New gods for a new world: observations on an epigraphic interplay between Greeks and Romans (part 3)
In this paper, I examine the appearance of a certain type of close association between mortals and gods that developed during the late Hellenistic and Imperial era. The phenomenon can be traced in the epigraphic and to some extent numismatic sources, and features members of royal or Imperial houses honoured literally as New Gods, i.e., Nero New (Neos) Apollo, Sabina New (Nea) Hera or Caracalla Neos Helios, etc. Why and when was an old god chosen for the creation and celebration of a new one? I show that these titles are not purely honorific and secondly that these combinations mortal-gods are not random. Rather, they are part of the constant, albeit not always direct, dialogue between ruler and subjects, between Roman emperors and Greek local communities. This particular conversation used traditional religion and civic display as its medium and was expressed through the common language of mythology.
Keywords: Dedications; Ancient Greek Religion; Greek Epigraphy; Cult Epithets; Neos Theos
Transformational distance: a tool of estimating degree of resemblance of architectural forms
Plan of any building can be converted into another by a certain set of elementary transformations. Elementary transformations are the following: creating a wall; deleting a wall; creating a hole/passage; deleting/closing a hole/passage. Transformational distance is number of elementary transformations which should be done for transforming one structure into another: it is supposed that one elementary transformation is one step. Transformational distance is a sample of semimetrics. It is possible to say that transformational distance has been inspired by Levenshtein distance that is the minimum number of substitutions, deletions or insertions needed for words changing. The closer are certain buildings the lower is value of the corresponding transformational distance.
Keywords: architecture; metrics; transformational distance; space syntax; formalization of semiotics
Reconsider virtual world visual culture
Hsiao-Cheng (Sandrine) Han
Most of my previous research participants were Westerners, and those research findings showed that Third Culture residents must learn to be more accepting and tolerant. However, the few non-Westerners I interviewed did not agree with this statement. Therefore, I wonder, what if the majority of the research participants were not Westerner, would the research result be similar? I wonder, in virtual worlds, who is benefited from the cultural creations? Who are the creators? What messages are they delivering? And who are the audiences? What they might think about the culture that is appropriated? Maybe cultural exchanges and mutual respect are the solutions to cultural appropriation in virtual worlds?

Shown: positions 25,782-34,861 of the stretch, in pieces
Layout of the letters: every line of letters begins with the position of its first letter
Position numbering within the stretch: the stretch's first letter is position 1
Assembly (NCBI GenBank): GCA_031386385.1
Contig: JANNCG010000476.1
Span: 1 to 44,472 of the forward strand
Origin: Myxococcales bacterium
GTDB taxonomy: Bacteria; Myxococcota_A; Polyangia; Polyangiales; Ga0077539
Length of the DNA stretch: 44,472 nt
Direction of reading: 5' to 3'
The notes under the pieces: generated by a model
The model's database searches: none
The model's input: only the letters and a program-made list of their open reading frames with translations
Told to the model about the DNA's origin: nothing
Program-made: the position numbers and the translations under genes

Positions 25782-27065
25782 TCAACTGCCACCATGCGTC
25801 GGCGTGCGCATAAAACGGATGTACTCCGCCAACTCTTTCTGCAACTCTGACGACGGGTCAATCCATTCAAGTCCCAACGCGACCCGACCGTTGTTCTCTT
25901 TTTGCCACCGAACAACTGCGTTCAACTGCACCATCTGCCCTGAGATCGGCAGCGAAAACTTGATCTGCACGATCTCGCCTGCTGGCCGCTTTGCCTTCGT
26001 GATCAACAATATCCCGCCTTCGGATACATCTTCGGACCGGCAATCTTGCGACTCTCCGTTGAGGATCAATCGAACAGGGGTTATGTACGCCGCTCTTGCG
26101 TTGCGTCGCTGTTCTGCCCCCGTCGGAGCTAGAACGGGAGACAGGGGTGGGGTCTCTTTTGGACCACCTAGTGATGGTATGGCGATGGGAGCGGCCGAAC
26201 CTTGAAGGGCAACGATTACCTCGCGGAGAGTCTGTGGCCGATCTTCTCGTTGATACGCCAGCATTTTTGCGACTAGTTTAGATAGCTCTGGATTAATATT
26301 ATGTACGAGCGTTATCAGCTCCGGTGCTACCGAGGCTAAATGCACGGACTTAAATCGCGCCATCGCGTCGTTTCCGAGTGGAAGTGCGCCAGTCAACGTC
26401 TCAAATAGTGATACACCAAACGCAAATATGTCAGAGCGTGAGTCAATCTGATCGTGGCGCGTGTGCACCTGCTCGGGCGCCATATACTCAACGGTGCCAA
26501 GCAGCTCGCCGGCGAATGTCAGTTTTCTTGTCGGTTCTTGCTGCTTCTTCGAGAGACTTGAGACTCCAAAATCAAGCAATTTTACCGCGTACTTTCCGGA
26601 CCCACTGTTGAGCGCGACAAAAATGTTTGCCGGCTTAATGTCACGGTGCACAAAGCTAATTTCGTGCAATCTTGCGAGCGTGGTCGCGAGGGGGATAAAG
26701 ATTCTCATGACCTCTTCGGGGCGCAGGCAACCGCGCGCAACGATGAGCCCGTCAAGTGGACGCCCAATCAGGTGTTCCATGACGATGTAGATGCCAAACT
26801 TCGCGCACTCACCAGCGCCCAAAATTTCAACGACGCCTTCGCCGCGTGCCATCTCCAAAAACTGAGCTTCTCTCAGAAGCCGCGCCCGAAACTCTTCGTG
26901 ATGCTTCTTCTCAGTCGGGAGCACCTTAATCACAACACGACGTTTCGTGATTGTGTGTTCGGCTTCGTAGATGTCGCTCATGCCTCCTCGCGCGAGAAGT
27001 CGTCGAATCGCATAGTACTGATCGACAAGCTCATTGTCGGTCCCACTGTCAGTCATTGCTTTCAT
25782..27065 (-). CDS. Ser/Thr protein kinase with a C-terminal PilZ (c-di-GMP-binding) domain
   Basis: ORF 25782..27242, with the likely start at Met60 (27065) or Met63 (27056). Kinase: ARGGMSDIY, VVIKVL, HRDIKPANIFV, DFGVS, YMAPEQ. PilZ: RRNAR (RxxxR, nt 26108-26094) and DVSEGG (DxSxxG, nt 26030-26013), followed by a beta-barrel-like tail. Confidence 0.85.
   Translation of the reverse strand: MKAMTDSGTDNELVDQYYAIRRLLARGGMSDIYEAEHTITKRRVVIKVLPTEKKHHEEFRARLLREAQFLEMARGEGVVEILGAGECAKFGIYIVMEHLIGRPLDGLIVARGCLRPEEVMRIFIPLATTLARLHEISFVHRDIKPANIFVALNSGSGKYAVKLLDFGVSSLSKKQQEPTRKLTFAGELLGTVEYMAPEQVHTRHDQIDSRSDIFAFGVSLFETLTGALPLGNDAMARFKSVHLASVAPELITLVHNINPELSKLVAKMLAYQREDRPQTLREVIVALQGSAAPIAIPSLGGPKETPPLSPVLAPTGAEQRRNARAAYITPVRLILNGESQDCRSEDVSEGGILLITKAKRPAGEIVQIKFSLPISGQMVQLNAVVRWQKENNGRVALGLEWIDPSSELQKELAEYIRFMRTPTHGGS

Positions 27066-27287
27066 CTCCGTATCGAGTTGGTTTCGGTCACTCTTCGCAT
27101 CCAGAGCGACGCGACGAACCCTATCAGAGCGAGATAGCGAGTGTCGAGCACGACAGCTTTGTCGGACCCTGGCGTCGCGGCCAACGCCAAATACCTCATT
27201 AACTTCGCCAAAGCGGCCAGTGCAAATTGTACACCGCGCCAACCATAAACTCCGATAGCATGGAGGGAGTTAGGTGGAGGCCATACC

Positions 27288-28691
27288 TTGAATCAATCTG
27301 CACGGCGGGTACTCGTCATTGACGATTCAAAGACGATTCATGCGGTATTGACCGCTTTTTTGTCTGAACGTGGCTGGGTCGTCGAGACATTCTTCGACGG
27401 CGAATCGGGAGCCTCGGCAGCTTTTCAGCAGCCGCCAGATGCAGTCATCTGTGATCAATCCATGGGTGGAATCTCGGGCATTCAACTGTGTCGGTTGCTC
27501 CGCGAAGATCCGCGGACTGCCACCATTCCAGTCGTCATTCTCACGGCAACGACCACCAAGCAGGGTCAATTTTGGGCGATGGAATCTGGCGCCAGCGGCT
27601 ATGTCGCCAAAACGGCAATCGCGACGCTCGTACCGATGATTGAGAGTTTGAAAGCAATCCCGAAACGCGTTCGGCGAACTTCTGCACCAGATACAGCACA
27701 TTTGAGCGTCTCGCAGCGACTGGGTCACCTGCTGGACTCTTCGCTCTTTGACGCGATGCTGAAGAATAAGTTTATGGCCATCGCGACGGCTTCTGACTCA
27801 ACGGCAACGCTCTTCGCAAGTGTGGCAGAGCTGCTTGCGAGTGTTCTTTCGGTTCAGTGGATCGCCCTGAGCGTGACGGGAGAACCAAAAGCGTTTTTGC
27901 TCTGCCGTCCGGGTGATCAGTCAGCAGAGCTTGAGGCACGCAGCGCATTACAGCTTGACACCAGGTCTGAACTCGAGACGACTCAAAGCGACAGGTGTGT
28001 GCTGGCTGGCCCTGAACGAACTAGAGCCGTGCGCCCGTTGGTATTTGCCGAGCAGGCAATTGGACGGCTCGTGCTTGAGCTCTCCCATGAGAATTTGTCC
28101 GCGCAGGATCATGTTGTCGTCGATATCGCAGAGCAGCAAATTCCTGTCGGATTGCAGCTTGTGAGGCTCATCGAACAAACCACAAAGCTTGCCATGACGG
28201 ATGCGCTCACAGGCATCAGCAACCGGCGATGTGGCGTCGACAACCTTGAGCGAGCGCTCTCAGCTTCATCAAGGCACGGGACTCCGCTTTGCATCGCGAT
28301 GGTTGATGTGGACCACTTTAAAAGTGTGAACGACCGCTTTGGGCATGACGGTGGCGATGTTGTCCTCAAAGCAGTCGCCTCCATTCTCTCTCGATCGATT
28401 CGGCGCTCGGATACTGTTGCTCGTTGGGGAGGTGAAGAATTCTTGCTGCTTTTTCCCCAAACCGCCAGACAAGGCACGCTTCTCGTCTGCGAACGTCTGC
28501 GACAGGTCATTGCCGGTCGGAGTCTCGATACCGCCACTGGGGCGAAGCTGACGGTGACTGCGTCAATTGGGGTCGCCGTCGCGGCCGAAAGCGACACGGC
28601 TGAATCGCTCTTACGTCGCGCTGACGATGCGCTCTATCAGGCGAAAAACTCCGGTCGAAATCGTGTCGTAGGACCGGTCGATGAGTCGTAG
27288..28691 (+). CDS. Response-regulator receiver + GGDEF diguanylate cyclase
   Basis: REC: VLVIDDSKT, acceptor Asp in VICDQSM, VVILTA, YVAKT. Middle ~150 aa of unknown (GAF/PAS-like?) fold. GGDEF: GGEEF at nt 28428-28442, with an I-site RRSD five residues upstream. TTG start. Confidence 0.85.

Keywords: virtual world; visual culture; Third Culture; Barthes; culture appropriation
Some thoughts on the history of Ainu nominalizing suffix -i/-hi in its connection with indefinite object/patient marker i-
In Ainu language there is nominalizing suffix: -i/-hi and there is indefinite patient prefix: i-. It is possible to say that the prefix has meanings of “something”, somebody” and the suffix has meanings of “item”, “issue”. V and VC syllables of modern Ainu were ʔV and ʔVC syllables correspondingly in Late Jōmon – Yayoi. And thus, it is possible to say that both morphemes had completely the same material implementation: *ʔi. And, thus, it is possible to conclude that modern suffix -i/-hi and modern prefix i- are derivations of the same morpheme, i.e.: *ʔi that seems to have been a fully significant word meaning “item”, “issue” “something” in Late Jōmon Ainu and could be placed left hand and right hand from the nuclear position. Prepositive *ʔi later became prefix and postpositive *ʔi later became suffix.
Keywords: Ainu language; Ainu language history; nominalization; indefinite patient
The code of Africa: adinkra
The article is devoted to the African symbols of adinkra and their meaning for understanding the culture and way of life of Ashanti people, who live in the southern part of Ghana. They are a “translation of thoughts and ideas, expressing and symbolizing the values and beliefs of the people among whom they occur”. The most important problem for researchers is that linguists do not regard adinkra as true writing. The author suggests that adinkra may be the ancient mathematics of Ashanti. The multi-faceted nature of the concept of adinkra and the sphere of its application in modern society is especially noted.
Keywords: Ghana; Ashanti; adinkra; symbols; code; cloth; clothing; traditions